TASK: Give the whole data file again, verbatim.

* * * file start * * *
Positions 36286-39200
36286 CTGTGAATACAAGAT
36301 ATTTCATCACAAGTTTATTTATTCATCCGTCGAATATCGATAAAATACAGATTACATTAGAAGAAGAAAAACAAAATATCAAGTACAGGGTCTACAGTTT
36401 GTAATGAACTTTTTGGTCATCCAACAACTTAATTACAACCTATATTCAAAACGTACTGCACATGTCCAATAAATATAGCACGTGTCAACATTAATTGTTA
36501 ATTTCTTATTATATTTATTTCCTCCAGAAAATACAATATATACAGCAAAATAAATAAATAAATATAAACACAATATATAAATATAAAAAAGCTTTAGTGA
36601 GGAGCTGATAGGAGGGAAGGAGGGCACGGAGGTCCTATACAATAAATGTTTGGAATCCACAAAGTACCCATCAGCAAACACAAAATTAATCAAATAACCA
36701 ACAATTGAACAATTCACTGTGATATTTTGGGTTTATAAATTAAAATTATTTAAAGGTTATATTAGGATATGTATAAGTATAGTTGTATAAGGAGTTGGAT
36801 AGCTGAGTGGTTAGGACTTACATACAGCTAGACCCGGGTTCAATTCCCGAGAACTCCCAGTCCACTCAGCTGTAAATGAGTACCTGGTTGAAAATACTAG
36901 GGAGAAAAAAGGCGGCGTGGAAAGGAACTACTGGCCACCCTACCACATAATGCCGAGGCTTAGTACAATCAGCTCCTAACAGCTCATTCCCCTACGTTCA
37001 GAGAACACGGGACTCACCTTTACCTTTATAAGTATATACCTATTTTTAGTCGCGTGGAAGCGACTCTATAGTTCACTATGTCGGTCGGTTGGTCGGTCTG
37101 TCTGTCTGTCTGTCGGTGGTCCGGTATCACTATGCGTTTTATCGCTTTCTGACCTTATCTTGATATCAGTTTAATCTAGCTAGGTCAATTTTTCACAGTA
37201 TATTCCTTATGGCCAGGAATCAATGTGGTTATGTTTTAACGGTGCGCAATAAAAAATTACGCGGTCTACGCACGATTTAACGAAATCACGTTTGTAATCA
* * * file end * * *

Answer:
Positions 36286-39200
36286 CTGTGAATACAAGAT
36301 ATTTCATCACAAGTTTATTTATTCATCCGTCGAATATCGATAAAATACAGATTACATTAGAAGAAGAAAAACAAAATATCAAGTACAGGGTCTACAGTTT
36401 GTAATGAACTTTTTGGTCATCCAACAACTTAATTACAACCTATATTCAAAACGTACTGCACATGTCCAATAAATATAGCACGTGTCAACATTAATTGTTA
36501 ATTTCTTATTATATTTATTTCCTCCAGAAAATACAATATATACAGCAAAATAAATAAATAAATATAAACACAATATATAAATATAAAAAAGCTTTAGTGA
36601 GGAGCTGATAGGAGGGAAGGAGGGCACGGAGGTCCTATACAATAAATGTTTGGAATCCACAAAGTACCCATCAGCAAACACAAAATTAATCAAATAACCA
36701 ACAATTGAACAATTCACTGTGATATTTTGGGTTTATAAATTAAAATTATTTAAAGGTTATATTAGGATATGTATAAGTATAGTTGTATAAGGAGTTGGAT
36801 AGCTGAGTGGTTAGGACTTACATACAGCTAGACCCGGGTTCAATTCCCGAGAACTCCCAGTCCACTCAGCTGTAAATGAGTACCTGGTTGAAAATACTAG
36901 GGAGAAAAAAGGCGGCGTGGAAAGGAACTACTGGCCACCCTACCACATAATGCCGAGGCTTAGTACAATCAGCTCCTAACAGCTCATTCCCCTACGTTCA
37001 GAGAACACGGGACTCACCTTTACCTTTATAAGTATATACCTATTTTTAGTCGCGTGGAAGCGACTCTATAGTTCACTATGTCGGTCGGTTGGTCGGTCTG
37101 TCTGTCTGTCTGTCGGTGGTCCGGTATCACTATGCGTTTTATCGCTTTCTGACCTTATCTTGATATCAGTTTAATCTAGCTAGGTCAATTTTTCACAGTA
37201 TATTCCTTATGGCCAGGAATCAATGTGGTTATGTTTTAACGGTGCGCAATAAAAAATTACGCGGTCTACGCACGATTTAACGAAATCACGTTTGTAATCA